I have moved on and try to remember the good times.
Thank you for such a wonderful devotional.
I was one of those children who nursed an inner hatred and blame toward my father for many years, even after his death, and it was only through much prayer and reflecting on scripture that I was able to come to the truth… that my father’s actions, which I now recognize as a supreme act of selflessness, akin to our Lord Jesus Christ, paved the way for the person I was to become and what I am now. Thank you to both my heavenly Father and my earthly father.
At my father’s gravesite, in prayer and penitence, I asked for his forgiveness for all my years of bitterness and have had peace and love ever since.
Dear Lynne: I have read those verses of Scripture and have heard them read from pulpits but only now have I realized how fortunate I was during my childhood. I have never placed any blame upon the shoulders of my parents nor do I recall ever honouring them with a few words of appreciation. Shame on me.
I was blessed and yet I don’t remember ever hugging my parents and saying how great they were. Shame on me. Here I am at 87 with a few tears blurring my computer screen.
I thank you Lynne for the subject you chose to develop so fully and eloquently which stimulated me to reply to you. Yours has been one of my daily readings that very personally touched me. I simply wanted you know your time spent in composing this day’s Devotional may have pleased you and certainly was worth that span required in hours.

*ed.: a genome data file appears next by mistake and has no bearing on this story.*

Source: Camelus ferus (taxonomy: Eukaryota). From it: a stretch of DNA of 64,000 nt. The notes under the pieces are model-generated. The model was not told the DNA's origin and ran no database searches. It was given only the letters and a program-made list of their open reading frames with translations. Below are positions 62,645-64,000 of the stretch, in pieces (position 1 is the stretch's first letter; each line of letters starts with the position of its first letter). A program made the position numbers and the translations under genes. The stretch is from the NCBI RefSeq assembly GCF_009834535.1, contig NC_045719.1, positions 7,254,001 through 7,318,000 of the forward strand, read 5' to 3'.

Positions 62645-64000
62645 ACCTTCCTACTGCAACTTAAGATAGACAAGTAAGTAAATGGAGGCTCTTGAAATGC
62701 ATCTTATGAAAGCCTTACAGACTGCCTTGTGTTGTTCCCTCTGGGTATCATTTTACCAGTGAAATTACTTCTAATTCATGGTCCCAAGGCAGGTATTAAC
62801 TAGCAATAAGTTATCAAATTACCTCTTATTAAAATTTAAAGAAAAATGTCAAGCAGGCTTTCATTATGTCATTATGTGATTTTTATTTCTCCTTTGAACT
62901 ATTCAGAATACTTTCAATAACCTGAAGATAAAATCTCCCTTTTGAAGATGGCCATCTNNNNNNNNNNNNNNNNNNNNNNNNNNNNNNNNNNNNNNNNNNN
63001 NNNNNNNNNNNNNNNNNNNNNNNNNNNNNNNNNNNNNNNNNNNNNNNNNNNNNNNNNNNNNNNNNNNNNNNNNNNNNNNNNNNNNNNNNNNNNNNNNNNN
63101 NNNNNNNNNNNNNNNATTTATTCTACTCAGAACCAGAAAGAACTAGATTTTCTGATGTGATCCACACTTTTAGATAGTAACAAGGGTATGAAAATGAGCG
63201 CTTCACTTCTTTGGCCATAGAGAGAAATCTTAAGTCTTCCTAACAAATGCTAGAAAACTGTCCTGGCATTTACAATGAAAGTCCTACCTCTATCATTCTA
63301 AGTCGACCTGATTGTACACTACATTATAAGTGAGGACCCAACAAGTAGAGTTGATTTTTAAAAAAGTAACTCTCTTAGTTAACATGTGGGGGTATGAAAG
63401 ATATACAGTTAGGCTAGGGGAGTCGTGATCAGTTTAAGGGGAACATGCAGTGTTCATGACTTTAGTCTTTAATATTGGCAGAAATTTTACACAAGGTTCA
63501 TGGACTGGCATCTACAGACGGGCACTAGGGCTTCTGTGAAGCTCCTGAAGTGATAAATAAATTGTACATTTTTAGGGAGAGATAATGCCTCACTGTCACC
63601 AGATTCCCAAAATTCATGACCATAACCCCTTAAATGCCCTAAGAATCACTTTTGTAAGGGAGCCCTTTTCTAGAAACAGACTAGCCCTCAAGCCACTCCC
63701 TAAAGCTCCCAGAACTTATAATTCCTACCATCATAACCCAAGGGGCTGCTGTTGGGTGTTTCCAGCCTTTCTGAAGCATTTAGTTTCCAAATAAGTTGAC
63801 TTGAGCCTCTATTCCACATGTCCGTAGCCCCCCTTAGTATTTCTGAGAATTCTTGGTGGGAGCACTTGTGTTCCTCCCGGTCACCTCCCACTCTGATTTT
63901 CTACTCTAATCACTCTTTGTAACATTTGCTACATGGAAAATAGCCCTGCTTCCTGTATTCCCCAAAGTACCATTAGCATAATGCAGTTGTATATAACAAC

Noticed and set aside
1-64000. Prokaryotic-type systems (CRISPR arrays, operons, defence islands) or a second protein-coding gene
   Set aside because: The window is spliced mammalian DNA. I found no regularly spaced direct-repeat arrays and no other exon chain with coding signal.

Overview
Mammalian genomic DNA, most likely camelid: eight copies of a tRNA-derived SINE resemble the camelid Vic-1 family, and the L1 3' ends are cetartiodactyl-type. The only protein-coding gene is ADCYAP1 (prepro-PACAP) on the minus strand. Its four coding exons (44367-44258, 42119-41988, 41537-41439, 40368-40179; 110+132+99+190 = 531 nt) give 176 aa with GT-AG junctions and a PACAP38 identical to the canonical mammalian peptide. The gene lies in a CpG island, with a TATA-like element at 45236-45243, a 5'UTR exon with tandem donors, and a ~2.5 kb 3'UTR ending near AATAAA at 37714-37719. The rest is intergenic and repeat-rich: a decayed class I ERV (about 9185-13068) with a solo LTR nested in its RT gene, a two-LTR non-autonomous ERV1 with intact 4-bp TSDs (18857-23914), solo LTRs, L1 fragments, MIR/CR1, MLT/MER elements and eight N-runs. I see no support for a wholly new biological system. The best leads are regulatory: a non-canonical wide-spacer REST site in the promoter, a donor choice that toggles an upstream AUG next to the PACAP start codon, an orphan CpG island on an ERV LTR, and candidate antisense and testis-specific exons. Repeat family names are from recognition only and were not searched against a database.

May God continue to bless you.
I enjoyed this morning’s devotional very much.
We humans are a funny group. When we don’t like our current lot in life, we automatically want to blame someone or something! Why so many think playing the blame game is a good idea is beyond me for it accomplishes nothing!
Better it would be to accept one’s lot in life and ask God’s help us to improve our situation — and HE will. But instead, we want things to change instantly — like adding water and stirring — and when that does not happen, it is obviously somebody else’s fault! Much easier on the nerves/mind (less stressful) to change what we can, accept what few things we cannot, and have the wisdom to know the difference.
Please continue to write.
Thank you, Lynne, for a blessing devotional.
Many of us need it.
I especially like the core message here of forgiveness. Forgiveness is a fundamental scriptural truth. God forgives us our sins; we forgive the sins of others; we even forgive our enemies; we even forgive our parents. Besides, to quote something I remember from somewhere: “Holding a grudge is like drinking poison and waiting for the other person to die.” Our old resentments don’t hurt the other person, they hurt us. Instead, as today’s writer points out, God has the power to heal us and use everything for good. And, maybe, something your parents did in the past moved you become a person who would sit and read an Internet devotional today.